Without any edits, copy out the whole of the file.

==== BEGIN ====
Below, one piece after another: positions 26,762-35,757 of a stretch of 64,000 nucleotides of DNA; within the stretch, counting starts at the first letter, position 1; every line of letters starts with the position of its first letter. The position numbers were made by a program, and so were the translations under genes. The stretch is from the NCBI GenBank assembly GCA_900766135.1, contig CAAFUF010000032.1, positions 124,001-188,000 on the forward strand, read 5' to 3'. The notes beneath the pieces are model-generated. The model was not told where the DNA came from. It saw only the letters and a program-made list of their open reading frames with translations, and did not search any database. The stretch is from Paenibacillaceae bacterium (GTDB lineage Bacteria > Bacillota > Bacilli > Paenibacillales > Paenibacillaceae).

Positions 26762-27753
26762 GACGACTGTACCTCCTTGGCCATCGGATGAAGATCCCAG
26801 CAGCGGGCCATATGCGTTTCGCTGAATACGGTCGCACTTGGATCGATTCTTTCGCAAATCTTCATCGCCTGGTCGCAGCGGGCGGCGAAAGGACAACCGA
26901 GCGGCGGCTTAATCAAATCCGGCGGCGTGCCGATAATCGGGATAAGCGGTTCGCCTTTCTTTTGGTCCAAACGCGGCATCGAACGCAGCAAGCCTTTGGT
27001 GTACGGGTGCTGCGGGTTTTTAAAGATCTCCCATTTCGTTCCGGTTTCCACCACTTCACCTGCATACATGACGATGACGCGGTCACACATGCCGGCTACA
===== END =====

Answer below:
Below, one piece after another: positions 26,762-35,757 of a stretch of 64,000 nucleotides of DNA; within the stretch, counting starts at the first letter, position 1; every line of letters starts with the position of its first letter. The position numbers were made by a program, and so were the translations under genes. The stretch is from the NCBI GenBank assembly GCA_900766135.1, contig CAAFUF010000032.1, positions 124,001-188,000 on the forward strand, read 5' to 3'. The notes beneath the pieces are model-generated. The model was not told where the DNA came from. It saw only the letters and a program-made list of their open reading frames with translations, and did not search any database. The stretch is from Paenibacillaceae bacterium (GTDB lineage Bacteria > Bacillota > Bacilli > Paenibacillales > Paenibacillaceae).

Positions 26762-27753
26762 GACGACTGTACCTCCTTGGCCATCGGATGAAGATCCCAG
26801 CAGCGGGCCATATGCGTTTCGCTGAATACGGTCGCACTTGGATCGATTCTTTCGCAAATCTTCATCGCCTGGTCGCAGCGGGCGGCGAAAGGACAACCGA
26901 GCGGCGGCTTAATCAAATCCGGCGGCGTGCCGATAATCGGGATAAGCGGTTCGCCTTTCTTTTGGTCCAAACGCGGCATCGAACGCAGCAAGCCTTTGGT
27001 GTACGGGTGCTGCGGGTTTTTAAAGATCTCCCATTTCGTTCCGGTTTCCACCACTTCACCTGCATACATGACGATGACGCGGTCACACATGCCGGCTACA